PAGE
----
Its like the Red Queen in Alice in Wonderland.
    (Malice in Blunderland).
    A fact is what we say is a fact.
    Welcome to the Monkeyhouse.

  5. TightyRighty 5

    So David Parker is really saying is it’s good, but not quite as good as John Kent might want you to believe. Ok, I’ll settle for good. Given the global climate if probably settle for ok as long as it was national on charge and not the coalition of the feckless and indignant.

  6. ianmac 6

    I reckon that this is the most compelling:
    National:$10.3b to $55.8b from Budget 2008 to Budget 2013 (+442 per cent)
    How much debt have they landed on every man woman a child and even that new baby born into New Zealand today?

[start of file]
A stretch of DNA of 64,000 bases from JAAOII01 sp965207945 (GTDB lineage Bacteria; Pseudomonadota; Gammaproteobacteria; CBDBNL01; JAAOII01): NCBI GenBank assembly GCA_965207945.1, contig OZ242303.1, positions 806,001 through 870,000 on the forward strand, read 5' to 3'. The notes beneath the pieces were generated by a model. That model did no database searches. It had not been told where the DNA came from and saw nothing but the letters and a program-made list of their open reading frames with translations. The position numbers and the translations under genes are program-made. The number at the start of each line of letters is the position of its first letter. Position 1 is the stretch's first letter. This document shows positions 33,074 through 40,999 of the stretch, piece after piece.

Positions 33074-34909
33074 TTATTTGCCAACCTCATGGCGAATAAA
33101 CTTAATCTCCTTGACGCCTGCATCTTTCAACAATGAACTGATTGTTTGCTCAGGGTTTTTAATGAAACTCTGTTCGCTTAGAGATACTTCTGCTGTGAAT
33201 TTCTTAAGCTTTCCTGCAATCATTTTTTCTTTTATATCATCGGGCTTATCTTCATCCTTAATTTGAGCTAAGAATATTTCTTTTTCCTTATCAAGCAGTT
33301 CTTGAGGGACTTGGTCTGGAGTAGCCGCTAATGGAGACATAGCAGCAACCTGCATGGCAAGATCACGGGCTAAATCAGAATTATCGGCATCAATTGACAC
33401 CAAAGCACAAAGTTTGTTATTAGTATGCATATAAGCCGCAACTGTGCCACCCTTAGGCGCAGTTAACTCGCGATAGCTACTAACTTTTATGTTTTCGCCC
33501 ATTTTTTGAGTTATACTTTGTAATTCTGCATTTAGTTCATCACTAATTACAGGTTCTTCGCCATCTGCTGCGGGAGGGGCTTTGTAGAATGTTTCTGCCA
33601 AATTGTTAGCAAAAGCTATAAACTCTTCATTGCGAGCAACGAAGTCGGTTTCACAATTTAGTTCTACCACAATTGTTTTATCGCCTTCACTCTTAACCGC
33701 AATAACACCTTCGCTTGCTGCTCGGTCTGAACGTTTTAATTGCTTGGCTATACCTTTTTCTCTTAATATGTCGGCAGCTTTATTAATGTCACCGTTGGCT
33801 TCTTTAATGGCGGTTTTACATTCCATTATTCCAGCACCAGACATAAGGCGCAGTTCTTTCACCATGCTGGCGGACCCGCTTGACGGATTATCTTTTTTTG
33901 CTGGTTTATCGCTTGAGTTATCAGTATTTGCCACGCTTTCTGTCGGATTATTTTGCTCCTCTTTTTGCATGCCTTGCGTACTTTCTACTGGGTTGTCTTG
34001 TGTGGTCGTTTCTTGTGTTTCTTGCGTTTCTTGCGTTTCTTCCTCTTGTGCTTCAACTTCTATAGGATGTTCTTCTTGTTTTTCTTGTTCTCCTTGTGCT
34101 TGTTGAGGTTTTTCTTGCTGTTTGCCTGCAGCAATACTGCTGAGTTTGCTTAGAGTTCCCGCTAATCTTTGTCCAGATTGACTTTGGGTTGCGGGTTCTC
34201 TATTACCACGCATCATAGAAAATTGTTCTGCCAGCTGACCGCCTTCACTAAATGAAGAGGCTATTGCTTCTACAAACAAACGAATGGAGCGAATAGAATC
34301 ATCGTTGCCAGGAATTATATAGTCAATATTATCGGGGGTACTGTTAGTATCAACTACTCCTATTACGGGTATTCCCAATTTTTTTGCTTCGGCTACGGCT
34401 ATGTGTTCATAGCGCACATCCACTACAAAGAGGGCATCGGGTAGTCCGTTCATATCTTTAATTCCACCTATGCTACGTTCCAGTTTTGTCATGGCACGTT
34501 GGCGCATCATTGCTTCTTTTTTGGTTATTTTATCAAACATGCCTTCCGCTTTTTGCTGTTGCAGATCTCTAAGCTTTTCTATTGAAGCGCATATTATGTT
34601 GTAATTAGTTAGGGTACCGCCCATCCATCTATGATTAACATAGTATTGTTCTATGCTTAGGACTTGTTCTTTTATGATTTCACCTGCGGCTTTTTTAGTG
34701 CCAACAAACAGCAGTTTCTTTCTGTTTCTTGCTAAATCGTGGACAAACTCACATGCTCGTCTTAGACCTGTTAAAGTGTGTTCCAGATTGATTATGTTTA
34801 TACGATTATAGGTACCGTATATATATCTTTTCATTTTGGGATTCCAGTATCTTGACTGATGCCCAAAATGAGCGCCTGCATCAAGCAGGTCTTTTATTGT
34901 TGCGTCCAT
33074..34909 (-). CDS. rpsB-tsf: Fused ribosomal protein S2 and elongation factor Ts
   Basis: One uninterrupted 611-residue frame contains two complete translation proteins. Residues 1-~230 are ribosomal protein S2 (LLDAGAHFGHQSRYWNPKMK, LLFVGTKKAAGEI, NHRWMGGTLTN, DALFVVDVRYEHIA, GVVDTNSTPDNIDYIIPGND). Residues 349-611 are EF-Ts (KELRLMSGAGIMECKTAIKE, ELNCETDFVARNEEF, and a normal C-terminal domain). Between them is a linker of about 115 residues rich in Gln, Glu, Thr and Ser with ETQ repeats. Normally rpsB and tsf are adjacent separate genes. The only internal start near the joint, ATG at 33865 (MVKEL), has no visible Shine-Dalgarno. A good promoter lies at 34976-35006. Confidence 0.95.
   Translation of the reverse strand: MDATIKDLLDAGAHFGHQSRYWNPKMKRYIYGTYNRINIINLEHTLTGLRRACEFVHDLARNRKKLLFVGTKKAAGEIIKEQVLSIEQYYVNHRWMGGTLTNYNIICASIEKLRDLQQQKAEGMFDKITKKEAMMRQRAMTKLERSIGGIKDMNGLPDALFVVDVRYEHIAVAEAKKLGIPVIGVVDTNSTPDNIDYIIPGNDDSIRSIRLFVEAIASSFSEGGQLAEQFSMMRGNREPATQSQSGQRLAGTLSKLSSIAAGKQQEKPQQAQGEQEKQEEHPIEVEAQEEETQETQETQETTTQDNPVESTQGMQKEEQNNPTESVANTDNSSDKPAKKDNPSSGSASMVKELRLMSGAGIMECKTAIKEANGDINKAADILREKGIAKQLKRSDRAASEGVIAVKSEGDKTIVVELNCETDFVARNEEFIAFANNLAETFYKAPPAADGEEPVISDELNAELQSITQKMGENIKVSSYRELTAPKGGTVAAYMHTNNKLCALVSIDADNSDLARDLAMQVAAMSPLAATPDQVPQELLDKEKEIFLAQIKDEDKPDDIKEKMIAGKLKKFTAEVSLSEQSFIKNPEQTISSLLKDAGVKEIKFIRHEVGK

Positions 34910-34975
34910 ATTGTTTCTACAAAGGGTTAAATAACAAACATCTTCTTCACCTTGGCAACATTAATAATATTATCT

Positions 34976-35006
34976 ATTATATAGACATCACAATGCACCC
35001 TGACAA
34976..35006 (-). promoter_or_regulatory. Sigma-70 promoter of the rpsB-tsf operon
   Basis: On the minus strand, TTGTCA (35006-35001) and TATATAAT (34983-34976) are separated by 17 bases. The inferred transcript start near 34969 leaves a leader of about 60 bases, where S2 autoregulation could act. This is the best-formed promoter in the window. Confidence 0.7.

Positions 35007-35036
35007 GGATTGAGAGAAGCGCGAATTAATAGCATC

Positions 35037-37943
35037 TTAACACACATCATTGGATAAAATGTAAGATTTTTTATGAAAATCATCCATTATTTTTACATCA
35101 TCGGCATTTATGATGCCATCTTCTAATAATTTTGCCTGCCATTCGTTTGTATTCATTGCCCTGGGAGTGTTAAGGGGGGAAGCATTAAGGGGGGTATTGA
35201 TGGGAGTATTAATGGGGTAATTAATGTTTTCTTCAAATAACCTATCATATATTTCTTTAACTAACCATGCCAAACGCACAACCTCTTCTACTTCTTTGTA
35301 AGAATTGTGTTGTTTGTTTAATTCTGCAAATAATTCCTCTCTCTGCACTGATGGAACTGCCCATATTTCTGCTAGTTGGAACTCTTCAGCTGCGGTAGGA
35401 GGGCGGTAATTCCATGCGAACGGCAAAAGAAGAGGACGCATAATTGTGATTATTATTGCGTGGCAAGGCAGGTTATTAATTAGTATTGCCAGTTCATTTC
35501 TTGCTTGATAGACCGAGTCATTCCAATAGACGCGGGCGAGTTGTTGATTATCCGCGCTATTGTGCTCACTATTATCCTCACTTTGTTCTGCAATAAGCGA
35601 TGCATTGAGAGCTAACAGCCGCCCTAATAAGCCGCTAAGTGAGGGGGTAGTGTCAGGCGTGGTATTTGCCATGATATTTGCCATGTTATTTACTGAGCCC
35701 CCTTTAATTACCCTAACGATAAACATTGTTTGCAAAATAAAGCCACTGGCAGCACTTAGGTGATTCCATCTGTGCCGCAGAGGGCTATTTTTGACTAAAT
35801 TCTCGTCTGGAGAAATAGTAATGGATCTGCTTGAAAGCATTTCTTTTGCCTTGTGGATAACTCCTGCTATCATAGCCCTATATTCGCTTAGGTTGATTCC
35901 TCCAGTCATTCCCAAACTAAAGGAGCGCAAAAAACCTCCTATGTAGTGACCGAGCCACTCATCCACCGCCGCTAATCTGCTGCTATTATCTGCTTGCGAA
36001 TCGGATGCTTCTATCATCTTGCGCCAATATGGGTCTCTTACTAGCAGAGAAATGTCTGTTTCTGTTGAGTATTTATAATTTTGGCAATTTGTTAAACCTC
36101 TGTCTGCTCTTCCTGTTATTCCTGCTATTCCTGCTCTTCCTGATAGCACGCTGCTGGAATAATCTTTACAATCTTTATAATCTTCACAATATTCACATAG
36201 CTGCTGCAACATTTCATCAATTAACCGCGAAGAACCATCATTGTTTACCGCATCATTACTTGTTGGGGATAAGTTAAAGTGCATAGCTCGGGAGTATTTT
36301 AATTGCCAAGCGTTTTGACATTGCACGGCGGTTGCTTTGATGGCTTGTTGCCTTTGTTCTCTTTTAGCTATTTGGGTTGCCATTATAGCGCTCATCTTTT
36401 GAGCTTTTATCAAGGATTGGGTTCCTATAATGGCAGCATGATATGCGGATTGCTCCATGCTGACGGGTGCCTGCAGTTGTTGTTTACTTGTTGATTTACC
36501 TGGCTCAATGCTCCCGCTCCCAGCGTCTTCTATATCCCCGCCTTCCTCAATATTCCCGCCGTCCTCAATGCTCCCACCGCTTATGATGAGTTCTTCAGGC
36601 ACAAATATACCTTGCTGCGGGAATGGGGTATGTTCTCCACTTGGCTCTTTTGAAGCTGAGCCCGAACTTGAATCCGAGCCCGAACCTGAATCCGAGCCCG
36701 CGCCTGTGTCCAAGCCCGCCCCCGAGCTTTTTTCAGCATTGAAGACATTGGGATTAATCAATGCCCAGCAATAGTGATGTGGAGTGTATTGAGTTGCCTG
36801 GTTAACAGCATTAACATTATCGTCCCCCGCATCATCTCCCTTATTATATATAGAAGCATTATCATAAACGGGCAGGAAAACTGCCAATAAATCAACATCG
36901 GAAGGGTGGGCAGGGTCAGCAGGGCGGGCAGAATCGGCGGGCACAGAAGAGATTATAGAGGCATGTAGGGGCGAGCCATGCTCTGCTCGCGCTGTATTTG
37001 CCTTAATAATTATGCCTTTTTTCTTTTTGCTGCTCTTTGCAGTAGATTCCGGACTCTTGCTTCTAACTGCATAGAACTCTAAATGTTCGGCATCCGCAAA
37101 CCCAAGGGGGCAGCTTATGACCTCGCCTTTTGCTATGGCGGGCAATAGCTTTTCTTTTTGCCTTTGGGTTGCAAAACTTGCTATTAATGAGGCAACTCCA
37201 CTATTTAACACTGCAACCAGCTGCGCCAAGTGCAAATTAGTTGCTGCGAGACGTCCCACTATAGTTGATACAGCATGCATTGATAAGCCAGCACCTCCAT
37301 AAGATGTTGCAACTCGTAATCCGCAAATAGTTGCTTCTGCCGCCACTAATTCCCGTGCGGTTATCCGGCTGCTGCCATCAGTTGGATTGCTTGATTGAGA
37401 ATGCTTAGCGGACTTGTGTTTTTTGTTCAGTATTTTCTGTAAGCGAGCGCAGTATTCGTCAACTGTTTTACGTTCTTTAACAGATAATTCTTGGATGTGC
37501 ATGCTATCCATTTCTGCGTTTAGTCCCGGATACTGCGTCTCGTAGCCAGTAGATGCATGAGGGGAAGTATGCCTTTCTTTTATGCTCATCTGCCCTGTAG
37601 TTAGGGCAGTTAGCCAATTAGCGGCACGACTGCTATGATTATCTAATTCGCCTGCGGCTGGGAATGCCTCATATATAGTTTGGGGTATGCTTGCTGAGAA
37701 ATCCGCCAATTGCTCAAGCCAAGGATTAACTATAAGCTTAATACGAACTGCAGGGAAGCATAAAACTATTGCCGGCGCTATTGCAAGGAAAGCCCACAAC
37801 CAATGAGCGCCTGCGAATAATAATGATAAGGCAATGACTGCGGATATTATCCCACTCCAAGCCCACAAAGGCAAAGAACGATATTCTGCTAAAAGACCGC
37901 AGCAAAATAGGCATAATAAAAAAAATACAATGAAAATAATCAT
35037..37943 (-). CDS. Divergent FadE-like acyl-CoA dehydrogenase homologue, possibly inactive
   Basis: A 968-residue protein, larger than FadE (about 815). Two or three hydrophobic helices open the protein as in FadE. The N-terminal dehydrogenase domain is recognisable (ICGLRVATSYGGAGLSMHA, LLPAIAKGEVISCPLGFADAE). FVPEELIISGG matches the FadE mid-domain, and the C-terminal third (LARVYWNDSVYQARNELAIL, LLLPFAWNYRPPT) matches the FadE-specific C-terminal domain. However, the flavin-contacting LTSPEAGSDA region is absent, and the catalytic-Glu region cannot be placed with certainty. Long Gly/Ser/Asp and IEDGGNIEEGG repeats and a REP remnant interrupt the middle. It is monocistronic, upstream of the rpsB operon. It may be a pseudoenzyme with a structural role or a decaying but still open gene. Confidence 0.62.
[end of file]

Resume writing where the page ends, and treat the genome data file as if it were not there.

$100,000 each perhaps?

    • Tamati 6.1

      Nah, you’re off by a factor of 10. Assuming the $55.8b in debt is correct, and Stats NZ estimates our population at 4,523,498 then that’s debt of $12,335.59 per person. Not that scary when you look at it that way. Private debt is much higher.

      • Matthew Hooton 6.1.1

        Also on the debt issue, events since 2008 need to be seen in the context of the forecast decade of deficits that Labour was planning to borrow had it been re-elected: see http://www.treasury.govt.nz/budget/forecasts/prefu2008/prefu08-pt4of9.pdf

        The amount borrowed by National (once earthquake rebuild costs are excluded) is less than what Labour planned to borrow according to the 2008 PREFU. And there will be a small fiscal surplus for 2014/15, whereas Labour’s 2008 PREFU forecast deficits every year into the future.

        So while it is true, National has borrowed a great deal, it would be just as accurate to talk about the gap between what Labour planned to borrow and what National has (excluding earthquake costs) and have a totally different talking point.

        • mickysavage 6.1.1.1